Sunday, July 20, 2014

3 Nephi 3:6-8 -- On Compromise and Genocide

"Therefore I write unto you, desiring that ye would yield up unto this my people, your cities, your lands, and your possessions, rather than that they should visit you with the sword and that destruction should come upon you.
Or in other words, yield yourselves up unto us, and unite with us and become acquainted with our secret works, and become our brethren that ye may be like unto us—not our slaves, but our brethren and partners of all our substance.
And behold, I swear unto you, if ye will do this, with an oath, ye shall not be destroyed; but if ye will not do this, I swear unto you with an oath, that on the morrow month I will command that my armies shall come down against you, and they shall not stay their hand and shall spare not, but shall slay you, and shall let fall the sword upon you even until ye shall become extinct."
3 Nephi 3:6-8

This is part of a letter from the leader of the Gadianton Robbers to Lachoneus, who was the leader of the Nephites at the time.  What is interesting to me here is that he basically asks Lachoneus to turn over everything, and give up the country to them.  The robbers have a lot of people on their side, and they are big enough and organized enough to make the threat... but right there in the middle, between demanding everything that they have, and threatening them with extinction, he tells them that if they just give up and become like them that they won't have to be slaves.  They can be brothers.
Now, obviously, if the leader of a pack of murderers offers to be your brother, you might want to run in the other direction... and Lachoneus, wisely, doesn't fall for it.  The idea though, here, is one that I think can be confusing because it is a parody of God's way and mimics the unity of an ideal society.  Join with us, become part of our family.  Isn't that also what God asks us to do?  The difference is, I think, that God isn't holding a gun to our heads.  Although the "threat" of hell might be seen as similar, if we ignore the whole we-choose-our-own-consequences part... it's still a lot farther off and gives people room to make other choices, unlike the real threat of genocide here.  ... The robber's offer confuses us in some ways because it is part of the plot of a lot of horror or hostage negotiation movies.  Do what I say, work for my goals, or I will kill people.  And in those movies we think ... wow, they don't have a choice.  It is better to do the things that the bad people ask for than risk your family, or the lives of hostages, or even just your own life.  Maybe we feel the same way.  If someone threatens our family, it's better to go along with it.  ... But I think, here in this chapter, and generally in our lives, God shows us that it *isn't* better.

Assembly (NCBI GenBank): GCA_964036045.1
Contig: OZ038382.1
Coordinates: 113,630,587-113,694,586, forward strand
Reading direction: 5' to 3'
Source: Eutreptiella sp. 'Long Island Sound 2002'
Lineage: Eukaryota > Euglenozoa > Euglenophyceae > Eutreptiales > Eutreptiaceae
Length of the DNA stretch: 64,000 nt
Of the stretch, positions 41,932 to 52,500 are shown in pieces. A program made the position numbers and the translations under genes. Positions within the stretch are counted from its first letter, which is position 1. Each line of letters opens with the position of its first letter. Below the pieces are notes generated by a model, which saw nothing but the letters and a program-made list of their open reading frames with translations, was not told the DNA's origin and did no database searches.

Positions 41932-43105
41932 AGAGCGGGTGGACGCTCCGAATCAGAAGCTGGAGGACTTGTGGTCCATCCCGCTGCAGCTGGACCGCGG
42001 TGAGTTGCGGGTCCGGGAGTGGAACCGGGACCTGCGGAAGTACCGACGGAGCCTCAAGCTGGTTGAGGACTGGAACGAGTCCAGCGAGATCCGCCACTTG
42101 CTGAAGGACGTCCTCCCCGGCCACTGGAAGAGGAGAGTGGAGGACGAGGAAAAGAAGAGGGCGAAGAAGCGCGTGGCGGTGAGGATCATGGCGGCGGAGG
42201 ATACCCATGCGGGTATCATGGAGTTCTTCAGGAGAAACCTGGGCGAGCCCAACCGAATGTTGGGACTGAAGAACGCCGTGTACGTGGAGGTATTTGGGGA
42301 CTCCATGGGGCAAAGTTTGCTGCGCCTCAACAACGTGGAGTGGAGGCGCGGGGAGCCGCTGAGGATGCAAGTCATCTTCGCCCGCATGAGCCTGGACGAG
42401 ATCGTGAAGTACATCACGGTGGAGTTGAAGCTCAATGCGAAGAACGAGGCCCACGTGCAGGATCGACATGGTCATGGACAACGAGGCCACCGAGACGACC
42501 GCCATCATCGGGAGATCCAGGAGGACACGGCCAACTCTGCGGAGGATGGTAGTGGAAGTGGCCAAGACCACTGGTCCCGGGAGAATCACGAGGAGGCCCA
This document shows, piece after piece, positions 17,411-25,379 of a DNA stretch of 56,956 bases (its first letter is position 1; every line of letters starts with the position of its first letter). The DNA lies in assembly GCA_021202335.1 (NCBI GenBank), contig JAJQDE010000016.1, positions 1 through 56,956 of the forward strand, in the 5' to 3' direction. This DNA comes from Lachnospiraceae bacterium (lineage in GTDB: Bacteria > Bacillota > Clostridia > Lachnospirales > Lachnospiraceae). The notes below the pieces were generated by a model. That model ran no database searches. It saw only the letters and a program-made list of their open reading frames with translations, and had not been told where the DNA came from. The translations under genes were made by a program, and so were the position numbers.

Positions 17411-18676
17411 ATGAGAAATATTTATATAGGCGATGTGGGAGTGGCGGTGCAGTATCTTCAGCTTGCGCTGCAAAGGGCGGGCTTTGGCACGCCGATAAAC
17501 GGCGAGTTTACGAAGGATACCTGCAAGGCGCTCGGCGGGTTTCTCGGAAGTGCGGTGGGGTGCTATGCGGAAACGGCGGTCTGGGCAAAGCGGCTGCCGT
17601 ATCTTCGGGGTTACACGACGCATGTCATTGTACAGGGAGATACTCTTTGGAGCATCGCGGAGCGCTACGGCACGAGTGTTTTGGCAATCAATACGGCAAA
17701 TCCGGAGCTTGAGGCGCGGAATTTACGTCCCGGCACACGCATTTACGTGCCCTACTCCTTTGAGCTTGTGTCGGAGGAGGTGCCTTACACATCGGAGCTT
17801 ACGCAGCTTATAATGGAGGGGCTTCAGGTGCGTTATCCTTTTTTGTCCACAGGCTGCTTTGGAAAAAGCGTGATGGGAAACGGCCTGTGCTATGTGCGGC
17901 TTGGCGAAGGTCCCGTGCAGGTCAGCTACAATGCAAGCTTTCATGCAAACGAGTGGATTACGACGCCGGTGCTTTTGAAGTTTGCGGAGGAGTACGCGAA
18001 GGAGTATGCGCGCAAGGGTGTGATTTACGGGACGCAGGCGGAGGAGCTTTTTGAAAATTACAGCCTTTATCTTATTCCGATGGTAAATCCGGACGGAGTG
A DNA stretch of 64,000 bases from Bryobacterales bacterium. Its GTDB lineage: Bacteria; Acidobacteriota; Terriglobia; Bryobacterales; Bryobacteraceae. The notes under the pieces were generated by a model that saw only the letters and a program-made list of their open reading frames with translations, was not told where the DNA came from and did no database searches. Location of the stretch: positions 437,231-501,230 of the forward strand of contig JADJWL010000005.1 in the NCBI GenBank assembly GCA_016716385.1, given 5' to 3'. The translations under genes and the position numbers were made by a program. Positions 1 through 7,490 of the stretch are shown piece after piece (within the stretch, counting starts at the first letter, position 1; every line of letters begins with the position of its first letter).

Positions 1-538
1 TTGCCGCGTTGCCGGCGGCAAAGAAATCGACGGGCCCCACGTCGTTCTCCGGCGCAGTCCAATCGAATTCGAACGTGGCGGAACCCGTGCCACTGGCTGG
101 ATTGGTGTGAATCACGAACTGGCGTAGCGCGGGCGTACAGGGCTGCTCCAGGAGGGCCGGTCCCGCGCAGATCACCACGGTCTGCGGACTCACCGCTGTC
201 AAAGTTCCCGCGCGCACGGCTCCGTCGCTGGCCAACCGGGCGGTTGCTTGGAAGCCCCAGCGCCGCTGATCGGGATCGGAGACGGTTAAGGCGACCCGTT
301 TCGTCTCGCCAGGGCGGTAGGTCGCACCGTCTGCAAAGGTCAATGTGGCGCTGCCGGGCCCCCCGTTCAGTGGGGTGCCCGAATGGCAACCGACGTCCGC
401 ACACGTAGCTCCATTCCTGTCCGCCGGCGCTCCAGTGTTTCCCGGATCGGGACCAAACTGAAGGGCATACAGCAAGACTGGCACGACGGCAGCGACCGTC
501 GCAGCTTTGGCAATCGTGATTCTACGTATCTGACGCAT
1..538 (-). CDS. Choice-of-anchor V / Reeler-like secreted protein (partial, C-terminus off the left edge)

Lachoneus was scared, and rightfully so.  The Gadianton Robbers had the motivation and the power to destroy the people... all of them.  But instead of negotiating with them, he went to the people.  He told them to gather up everything they cared about and move... all gather in one place.  They built huge fortifications, they did everything they could physically, and Lachoneus also told them "As the Lord liveth, except ye repent of all your iniquities, and cry unto the Lord, ye will in nowise be delivered out of the hands of those Gadianton robbers."  He knew their *only* hope of survival (without becoming murderers themselves) was in God, and instead of suggesting moral compromise, they went to God.  They all repented.  They were understandably motivated.  ... And in the end, God delivered them.  It wasn't easy, for sure.  It was really, really hard, and they were incredibly worried and frightened.  But it was *right.*
Today, let's not buy into the horror movie view of the world.  Let's not ever believe that we have no choice but to do bad things.  We always have a choice.  When we are faced with that kind of a decision, let's always choose God.  He can deliver us, "but if not" (Daniel 3:18)... even if he chooses not to in that moment... standing up for what we believe is still the right answer.

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